Ep"i*taph (?), n. [F. 'epitaphe, L. epitaphium a funeral oration, fr. Gr. , orig. an adj., over or at a tomb; upon + tomb. Cf. Cenotaph.]


An inscription on, or at, a tomb, or a grave, in memory or commendation of the one buried there; a sepulchral inscription.

Hang her an epitaph upon her tomb. Shak.


A brief writing formed as if to be inscribed on a monument, as that concerning Alexander: "Sufficit huic tumulus, cui non sufficeret orbis."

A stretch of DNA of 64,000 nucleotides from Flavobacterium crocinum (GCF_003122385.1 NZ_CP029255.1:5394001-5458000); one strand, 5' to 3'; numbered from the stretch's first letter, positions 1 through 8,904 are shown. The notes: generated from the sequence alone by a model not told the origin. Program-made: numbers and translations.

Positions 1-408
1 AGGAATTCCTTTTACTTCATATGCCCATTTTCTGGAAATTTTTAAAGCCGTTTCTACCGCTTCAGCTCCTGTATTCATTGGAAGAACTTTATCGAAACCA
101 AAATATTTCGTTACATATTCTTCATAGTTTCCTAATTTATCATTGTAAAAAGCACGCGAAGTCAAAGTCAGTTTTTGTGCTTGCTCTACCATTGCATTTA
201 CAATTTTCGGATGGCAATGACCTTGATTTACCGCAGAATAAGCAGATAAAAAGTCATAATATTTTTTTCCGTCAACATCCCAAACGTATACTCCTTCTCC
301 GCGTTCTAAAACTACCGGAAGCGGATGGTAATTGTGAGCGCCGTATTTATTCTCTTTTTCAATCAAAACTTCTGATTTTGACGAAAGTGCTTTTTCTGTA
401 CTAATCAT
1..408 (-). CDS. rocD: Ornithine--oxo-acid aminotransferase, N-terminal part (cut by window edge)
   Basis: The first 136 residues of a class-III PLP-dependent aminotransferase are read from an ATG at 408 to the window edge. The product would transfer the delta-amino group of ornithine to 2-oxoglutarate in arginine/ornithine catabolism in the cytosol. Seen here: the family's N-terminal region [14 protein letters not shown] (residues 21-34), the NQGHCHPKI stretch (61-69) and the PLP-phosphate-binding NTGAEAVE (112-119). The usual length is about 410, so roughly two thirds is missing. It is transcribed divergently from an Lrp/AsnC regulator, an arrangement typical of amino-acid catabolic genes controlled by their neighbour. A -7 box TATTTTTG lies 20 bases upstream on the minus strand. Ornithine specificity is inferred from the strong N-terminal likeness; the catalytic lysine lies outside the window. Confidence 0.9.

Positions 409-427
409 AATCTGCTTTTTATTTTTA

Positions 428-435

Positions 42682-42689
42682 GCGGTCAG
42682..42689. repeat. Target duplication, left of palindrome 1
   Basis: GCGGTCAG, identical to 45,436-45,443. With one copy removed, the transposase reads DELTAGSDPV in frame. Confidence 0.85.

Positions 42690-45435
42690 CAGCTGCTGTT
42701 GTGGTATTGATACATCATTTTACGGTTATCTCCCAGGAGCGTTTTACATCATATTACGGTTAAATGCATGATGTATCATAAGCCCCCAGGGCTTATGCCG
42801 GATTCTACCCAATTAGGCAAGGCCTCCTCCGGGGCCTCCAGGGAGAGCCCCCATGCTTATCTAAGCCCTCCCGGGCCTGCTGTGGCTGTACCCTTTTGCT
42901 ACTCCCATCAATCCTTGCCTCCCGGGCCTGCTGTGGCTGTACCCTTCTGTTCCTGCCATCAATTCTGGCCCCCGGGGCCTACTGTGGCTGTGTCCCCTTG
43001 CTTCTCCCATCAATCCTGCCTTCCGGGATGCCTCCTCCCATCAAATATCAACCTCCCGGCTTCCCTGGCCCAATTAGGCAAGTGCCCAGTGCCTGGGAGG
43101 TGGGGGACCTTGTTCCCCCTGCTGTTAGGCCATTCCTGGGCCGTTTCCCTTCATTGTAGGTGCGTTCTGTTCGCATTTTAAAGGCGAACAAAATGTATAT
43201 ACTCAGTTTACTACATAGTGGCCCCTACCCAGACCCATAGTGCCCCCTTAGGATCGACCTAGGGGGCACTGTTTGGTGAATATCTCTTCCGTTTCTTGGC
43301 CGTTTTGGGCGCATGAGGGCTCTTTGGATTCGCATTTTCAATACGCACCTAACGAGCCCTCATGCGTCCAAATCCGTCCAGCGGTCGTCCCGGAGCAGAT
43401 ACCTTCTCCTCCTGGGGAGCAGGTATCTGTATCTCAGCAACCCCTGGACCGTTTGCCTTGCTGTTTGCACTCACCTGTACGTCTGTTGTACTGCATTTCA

© Webster 1913.

Ep"i*taph, v. t.

To commemorate by an epitaph.


Let me be epitaphed the inventor of English hexameters. G. Harvey.


© Webster 1913.

Ep"i*taph, v. i.

To write or speak after the manner of an epitaph.


The common in their speeches epitaph upon him . . . "He lived as a wolf and died as a dog." Bp. Hall.


© Webster 1913.